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Your Challenge

  • Any time a natural disaster or major IT outage occurs, it increases executive awareness and internal pressure to create a disaster recovery plan (DRP). 
  • Traditional DRP templates are onerous and result in a lengthy, dense plan that might satisfy auditors but will not be effective in a crisis. 
  • The myth that a DRP is only for major disasters leaves organizations vulnerable to more common incidents.
  • The growing use of outsourced infrastructure services has increased reliance on vendors to meet recovery timeline objectives.

Our Advice

Critical Insight

  • At its core, disaster recovery (DR) is about ensuring service continuity. Create a plan that can be leveraged for both isolated and catastrophic events.
  • Remember Murphy’s Law. Failure happens. Focus on improving overall resiliency and recovery, rather than basing DR on risk probability analysis.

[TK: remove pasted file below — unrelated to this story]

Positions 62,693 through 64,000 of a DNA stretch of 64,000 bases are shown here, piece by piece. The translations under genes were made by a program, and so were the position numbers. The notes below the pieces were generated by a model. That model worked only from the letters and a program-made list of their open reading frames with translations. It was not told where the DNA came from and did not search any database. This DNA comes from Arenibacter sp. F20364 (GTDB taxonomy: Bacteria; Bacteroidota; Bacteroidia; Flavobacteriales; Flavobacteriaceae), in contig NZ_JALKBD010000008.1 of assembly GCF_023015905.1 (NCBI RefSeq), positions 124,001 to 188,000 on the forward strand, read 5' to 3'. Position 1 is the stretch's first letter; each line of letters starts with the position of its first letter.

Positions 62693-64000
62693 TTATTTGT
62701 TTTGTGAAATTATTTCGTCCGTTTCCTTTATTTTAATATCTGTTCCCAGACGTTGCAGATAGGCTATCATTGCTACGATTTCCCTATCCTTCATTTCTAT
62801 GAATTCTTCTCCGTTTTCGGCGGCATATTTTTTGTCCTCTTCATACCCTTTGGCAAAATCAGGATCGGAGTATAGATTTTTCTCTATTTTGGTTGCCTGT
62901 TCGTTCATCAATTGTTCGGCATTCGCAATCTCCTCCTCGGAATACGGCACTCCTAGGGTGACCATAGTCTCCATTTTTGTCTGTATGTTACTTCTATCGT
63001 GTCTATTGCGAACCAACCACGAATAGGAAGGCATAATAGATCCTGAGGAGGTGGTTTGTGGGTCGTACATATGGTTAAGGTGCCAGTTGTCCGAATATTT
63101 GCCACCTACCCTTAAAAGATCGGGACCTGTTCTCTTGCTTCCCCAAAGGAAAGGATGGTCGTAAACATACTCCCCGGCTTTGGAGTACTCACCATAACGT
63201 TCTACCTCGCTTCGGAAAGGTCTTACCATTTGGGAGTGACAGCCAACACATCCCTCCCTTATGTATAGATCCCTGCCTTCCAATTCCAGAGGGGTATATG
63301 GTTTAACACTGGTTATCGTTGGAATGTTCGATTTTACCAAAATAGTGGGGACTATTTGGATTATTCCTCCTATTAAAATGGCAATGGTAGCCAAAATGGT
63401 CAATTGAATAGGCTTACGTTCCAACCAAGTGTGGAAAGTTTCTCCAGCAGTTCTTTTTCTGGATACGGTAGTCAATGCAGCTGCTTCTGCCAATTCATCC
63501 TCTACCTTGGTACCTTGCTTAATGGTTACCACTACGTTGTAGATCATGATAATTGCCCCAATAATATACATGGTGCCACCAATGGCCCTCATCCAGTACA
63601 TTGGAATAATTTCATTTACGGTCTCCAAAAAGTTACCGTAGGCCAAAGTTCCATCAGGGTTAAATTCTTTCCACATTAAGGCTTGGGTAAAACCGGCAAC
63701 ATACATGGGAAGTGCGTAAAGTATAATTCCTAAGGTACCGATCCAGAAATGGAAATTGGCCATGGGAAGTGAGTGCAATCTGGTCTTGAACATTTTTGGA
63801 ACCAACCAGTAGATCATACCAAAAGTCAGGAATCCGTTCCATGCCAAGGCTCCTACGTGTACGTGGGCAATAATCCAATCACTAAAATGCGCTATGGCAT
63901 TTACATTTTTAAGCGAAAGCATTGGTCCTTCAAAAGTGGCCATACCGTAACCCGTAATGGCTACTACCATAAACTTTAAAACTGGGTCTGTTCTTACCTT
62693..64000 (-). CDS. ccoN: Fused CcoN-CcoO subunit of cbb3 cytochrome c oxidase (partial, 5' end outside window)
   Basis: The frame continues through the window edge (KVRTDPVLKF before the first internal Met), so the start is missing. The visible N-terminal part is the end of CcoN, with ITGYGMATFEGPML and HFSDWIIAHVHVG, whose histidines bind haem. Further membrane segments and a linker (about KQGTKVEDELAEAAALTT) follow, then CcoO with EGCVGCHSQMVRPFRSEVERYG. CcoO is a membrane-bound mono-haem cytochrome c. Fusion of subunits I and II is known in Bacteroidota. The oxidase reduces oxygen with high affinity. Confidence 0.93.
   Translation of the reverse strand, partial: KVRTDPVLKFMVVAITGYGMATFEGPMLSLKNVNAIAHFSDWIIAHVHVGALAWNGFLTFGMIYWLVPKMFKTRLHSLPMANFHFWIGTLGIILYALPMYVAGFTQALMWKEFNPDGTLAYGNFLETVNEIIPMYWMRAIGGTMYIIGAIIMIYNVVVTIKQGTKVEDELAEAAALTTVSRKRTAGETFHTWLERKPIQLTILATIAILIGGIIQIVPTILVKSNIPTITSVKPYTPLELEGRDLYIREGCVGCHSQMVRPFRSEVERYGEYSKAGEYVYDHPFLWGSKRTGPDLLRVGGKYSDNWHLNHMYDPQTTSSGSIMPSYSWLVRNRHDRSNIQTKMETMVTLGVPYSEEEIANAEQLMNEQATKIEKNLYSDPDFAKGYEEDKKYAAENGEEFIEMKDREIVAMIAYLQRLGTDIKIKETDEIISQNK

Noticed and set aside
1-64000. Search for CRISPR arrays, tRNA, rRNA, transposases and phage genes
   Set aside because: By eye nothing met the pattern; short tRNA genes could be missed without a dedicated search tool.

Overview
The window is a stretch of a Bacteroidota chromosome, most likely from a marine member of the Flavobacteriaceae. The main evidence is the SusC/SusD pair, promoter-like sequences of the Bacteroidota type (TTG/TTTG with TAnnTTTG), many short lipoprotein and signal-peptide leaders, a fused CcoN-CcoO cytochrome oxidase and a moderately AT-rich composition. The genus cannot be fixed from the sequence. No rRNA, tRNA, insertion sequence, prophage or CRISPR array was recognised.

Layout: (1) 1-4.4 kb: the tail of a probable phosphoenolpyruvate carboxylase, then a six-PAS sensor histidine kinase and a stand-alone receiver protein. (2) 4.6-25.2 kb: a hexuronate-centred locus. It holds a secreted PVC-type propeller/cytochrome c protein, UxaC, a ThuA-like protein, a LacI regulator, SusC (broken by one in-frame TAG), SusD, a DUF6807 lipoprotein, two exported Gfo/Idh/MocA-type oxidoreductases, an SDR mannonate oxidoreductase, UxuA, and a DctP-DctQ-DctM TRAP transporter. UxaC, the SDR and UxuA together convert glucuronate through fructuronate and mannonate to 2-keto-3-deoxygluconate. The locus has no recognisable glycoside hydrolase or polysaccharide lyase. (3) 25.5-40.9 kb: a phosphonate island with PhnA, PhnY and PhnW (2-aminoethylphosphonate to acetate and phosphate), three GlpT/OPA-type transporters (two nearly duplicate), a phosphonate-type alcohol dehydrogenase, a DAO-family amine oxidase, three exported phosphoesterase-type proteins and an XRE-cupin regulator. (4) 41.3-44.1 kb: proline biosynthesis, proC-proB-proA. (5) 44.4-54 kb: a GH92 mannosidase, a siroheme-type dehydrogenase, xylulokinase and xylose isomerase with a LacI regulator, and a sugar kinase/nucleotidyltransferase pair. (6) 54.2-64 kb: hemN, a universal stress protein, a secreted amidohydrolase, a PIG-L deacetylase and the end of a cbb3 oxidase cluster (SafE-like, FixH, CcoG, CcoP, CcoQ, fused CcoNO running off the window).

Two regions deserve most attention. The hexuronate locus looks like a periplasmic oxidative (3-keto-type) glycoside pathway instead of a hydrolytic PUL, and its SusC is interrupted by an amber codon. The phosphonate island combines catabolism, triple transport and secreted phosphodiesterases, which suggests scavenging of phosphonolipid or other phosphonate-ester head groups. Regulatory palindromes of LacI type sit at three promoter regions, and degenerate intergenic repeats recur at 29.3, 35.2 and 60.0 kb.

• Cost-effective DR and service continuity starts with identifying what is truly mission critical so you can focus resources accordingly. Not all services require fast failover.

Impact and Result

  • Define appropriate objectives for service downtime and data loss based on business impact.
  • Document an incident response plan that captures all of the steps from event detection to data center recovery.
  • Create a DR roadmap to close gaps between current DR capabilities and recovery objectives.

Create a DR plan: watch the Free full training video